Those with Protestant roots may not keep all of the traditions. They may make the sign of the Cross or not at times when everyone else does — things like that.
The new ones are somewhat glued to their programs (me). I’m getting the hang of it though. In fact, I can feel the traditions touching my heart and taking on meaning during service.
The things of God always stir the spirits of those who come into His house in search of His blessings.
I promise you this: A great move of God is unfolding. There is much unrest in Christendom, and it probably looks like we are headed for demise to those on the outside looking in.
Many prominent Evangelical leaders are deconstructing. The Southern Baptist Convention is falling apart, and I think others will follow. I believe that God is purifying the Church as a whole and setting us all up for a move of His Spirit.
In my personal faith life, I have been keenly watching and challenging my own ideas about God. My beliefs have been tested by my own difficulties, my disappointment in others, and the unrest around me.
As I recite creeds, I ask myself if I really believe what I’m speaking. I think that’s the point. Can I stand before God and wholeheartedly affirm these things?
Yes. Yes, I can. I still believe, and I find that speaking what I believe makes room in my heart for the roots to deepen; for the foundation to solidify; for my boldness of faith to return.
~Tessa Yeakley, St. Augustine of Canterbury Episcopal Church
Altar bells draw the congregation’s attention to the Eucharist’ salient points. This was particularly critical during Medieval Latin masses, as the communicants were unfamiliar with the language. Ritual Notes states that bells should be rung on four occasions. The first is at the Sanctus (i.e., “Holy (ring), Holy (ring), Holy (ring) Lord God of Hosts”...) which has given the name, “sanctus bells”, to altar bells. The bells are rung again immediately prior to the Words of Institution (“For in the night in which he was betrayed...”). In Catholic tradition, this is when the elements are about to be become Christ’s body and blood, and the communicants’ attention should be maximized. Thirdly, the bells are rung thrice after each segment of the Words of Institution so the communicants could worship Christ’s elevated presence (the priest genuflects [ring], elevates the consecrated host [ring], and genuflects [ring]). The bells are rung a final time at the Great AMEN inviting the congregation to come forward for Communion. In England, tower bells are often rung simultaneously with the altar bells so that home-bound parishioners could worship with the congregation, and bells are continuously rung during the Gloria at Christmas’ midnight mass.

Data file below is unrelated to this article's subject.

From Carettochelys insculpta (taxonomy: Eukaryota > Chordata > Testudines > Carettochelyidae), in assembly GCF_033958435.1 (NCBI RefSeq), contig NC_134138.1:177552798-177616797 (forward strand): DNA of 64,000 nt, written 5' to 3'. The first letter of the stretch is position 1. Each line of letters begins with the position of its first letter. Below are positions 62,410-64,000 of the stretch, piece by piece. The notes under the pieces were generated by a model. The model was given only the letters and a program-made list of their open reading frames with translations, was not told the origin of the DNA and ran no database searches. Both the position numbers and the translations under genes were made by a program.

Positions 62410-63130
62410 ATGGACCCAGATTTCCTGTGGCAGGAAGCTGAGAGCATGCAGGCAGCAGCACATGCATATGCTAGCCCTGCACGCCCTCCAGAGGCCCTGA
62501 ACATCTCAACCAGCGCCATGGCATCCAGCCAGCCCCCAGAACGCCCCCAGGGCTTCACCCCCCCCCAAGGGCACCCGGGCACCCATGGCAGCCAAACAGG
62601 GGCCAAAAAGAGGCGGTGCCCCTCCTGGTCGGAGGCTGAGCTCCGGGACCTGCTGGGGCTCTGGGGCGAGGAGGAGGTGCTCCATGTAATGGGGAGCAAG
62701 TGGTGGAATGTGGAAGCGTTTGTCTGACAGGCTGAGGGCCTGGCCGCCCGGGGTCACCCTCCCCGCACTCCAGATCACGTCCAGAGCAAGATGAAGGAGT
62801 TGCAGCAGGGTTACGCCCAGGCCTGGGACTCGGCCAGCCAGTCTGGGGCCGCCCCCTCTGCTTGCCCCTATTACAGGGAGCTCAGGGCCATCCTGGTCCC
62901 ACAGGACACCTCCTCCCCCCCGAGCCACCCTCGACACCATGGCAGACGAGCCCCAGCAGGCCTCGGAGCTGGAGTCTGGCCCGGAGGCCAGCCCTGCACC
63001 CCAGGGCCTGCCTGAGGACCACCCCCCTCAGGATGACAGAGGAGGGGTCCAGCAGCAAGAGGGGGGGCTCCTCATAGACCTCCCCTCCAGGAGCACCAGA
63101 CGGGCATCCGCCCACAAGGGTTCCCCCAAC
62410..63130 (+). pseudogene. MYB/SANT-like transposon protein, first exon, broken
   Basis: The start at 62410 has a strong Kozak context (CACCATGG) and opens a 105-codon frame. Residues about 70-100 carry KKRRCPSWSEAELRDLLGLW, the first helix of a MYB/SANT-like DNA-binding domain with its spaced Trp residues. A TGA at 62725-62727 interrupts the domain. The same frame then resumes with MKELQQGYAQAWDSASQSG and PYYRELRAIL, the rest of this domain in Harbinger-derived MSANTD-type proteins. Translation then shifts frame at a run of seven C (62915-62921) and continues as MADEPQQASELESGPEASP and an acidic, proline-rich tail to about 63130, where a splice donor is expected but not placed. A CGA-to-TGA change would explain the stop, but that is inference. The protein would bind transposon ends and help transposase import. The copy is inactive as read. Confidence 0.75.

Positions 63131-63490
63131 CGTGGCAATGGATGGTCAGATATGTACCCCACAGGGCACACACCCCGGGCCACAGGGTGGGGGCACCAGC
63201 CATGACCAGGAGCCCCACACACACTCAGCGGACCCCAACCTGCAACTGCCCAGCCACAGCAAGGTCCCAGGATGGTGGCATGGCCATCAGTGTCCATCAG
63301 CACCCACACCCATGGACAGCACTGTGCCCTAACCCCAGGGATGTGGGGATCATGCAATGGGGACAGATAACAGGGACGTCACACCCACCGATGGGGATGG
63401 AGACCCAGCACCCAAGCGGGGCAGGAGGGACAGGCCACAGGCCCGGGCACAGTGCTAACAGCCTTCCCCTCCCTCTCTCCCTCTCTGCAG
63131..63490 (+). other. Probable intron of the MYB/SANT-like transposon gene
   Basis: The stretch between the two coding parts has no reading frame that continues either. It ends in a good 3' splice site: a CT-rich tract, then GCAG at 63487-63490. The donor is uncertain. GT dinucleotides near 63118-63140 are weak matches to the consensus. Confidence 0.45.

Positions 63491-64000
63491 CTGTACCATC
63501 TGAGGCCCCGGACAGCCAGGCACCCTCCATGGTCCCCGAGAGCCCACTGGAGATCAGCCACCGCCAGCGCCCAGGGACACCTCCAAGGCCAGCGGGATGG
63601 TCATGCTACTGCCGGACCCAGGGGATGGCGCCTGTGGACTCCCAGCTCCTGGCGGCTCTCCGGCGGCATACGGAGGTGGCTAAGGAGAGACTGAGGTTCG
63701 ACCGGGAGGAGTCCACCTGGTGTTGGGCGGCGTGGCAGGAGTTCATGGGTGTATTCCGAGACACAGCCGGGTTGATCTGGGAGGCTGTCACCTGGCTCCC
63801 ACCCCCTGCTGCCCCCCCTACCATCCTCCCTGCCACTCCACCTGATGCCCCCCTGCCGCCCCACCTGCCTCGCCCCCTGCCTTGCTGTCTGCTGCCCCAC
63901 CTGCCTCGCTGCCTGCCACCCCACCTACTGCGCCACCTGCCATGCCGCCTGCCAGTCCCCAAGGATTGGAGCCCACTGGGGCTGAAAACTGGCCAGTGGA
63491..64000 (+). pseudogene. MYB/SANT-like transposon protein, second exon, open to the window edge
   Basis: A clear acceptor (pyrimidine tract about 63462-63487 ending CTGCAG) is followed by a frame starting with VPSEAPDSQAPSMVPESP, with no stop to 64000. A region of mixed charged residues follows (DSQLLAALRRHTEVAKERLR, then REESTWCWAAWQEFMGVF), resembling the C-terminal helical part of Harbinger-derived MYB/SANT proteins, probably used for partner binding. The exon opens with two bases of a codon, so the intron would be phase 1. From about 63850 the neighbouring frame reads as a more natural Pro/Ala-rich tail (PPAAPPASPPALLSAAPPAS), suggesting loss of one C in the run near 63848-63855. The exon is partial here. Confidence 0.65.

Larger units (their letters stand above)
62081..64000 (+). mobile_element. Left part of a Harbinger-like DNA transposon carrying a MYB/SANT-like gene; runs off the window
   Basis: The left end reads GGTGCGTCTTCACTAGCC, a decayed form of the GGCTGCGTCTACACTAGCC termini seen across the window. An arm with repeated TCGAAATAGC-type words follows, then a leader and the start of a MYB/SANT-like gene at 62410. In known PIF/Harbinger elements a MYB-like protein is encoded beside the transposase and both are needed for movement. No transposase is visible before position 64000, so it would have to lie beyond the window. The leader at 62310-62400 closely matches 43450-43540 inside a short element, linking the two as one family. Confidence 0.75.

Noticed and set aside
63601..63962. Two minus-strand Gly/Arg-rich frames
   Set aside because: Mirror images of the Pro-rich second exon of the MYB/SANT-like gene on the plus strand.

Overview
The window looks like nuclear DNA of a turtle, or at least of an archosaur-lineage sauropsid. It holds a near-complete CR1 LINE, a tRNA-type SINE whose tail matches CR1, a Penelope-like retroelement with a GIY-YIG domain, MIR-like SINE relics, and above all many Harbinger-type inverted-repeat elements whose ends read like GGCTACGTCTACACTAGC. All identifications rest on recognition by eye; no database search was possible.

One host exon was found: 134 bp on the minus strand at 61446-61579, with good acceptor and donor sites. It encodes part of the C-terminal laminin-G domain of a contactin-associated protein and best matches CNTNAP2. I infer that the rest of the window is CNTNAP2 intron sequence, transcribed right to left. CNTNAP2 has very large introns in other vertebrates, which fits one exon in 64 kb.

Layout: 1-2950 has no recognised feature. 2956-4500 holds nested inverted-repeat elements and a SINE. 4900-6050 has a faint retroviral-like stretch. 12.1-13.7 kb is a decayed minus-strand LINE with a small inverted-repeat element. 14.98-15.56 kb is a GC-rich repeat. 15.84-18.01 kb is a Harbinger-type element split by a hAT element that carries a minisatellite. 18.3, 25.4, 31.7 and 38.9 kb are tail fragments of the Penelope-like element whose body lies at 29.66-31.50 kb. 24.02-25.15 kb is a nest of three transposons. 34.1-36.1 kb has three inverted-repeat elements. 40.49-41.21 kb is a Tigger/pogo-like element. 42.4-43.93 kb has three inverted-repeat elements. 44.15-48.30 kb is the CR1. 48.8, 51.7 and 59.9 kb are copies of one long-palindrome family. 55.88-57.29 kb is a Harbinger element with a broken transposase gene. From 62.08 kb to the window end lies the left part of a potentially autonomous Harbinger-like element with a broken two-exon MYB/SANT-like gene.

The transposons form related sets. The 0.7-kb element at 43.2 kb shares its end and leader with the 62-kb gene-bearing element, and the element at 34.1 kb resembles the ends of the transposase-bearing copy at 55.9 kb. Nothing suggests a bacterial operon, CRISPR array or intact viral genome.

~Dr. Gil Haas, St. Augustine of Canterbury Episcopal Church
ANGLICAN TITLES IN THE EPISCOPAL CHURCH - DR. GIL HAAS, ST. AUGUSTINE OF CANTERBURY EPISCOPAL CHURCH
Some dioceses within the Anglican communion can be very large while others are quite small. The Diocese of Cyprus and the Gulf covers several countries, while the Diocese of Sodor and Man covers just the Isle of Man (221 square miles). Some populous dioceses are divided into areas with each assigned to a suffragan bishop who remain suffragans until the appointing bishop retires. For example, the Bishop of Toronto has suffragans assisting him in four geographical divisions. Another alternative is for a bishop to appoint an assisting coadjutor bishop who will become the diocesan bishop on the bishop’s retirement. In some parts of the Anglican communion, archdeacons are named to assist the bishop in administrative functions, and they are the most senior clergy in that diocese. In the Episcopal Church, the senior priest of a cathedral is called the dean. Before 2000, some persons who held this position were called provosts. Deans are assisted by canons or, formerly, prebendaries. In the Scottish Episcopal Church, the senior priest of a cathedral is called provost. In the Anglican Church of Canada, a cathedral’s senior priest is known as the rector of the cathedral and dean of the diocese.
~Dr. Gil Haas, St. Augustine of Canterbury Episcopal Church
The Archbishop of Canterbury is the Primus inter pares or first among equals of the Anglican Communion. The Episcopal church is a member of the Anglican Communion, and therefore we are in communion with the Archbishop of Canterbury. However, each member of the Anglican Communion is an independent body headed by a primate. The Archbishop of Canterbury is also called the Primate of All England. For historic reasons, the Church of England also calls its second most senior bishop primate. Therefore, the Archbishop of York is considered the Primate of England, without the “All”. Many primates in the Anglican Communion are called archbishops; for example, the Archbishop of Cape Town, South Africa. The Scottish Episcopal Church uniquely calls its primate Primus. The Episcopal Church, and many other churches, call their primates Presiding Bishops. Primates of churches in much of India and Pakistan are called Moderators, reflecting their Protestant heritage. Sometimes, the Anglican Communion is divided into groups of dioceses called provinces which is headed by a primate called a Metropolitan. This paradigm is not employed in the Episcopal Church. However, the Archbishop of Sydney, Australia, is always the Metropolitan of the Australian Province of New South Wales.
~Dr. Gil Haas, St. Augustine of Canterbury Episcopal Church
Various Clergy and members of St. Augustine contribute to authoring the blog on a variety of topics.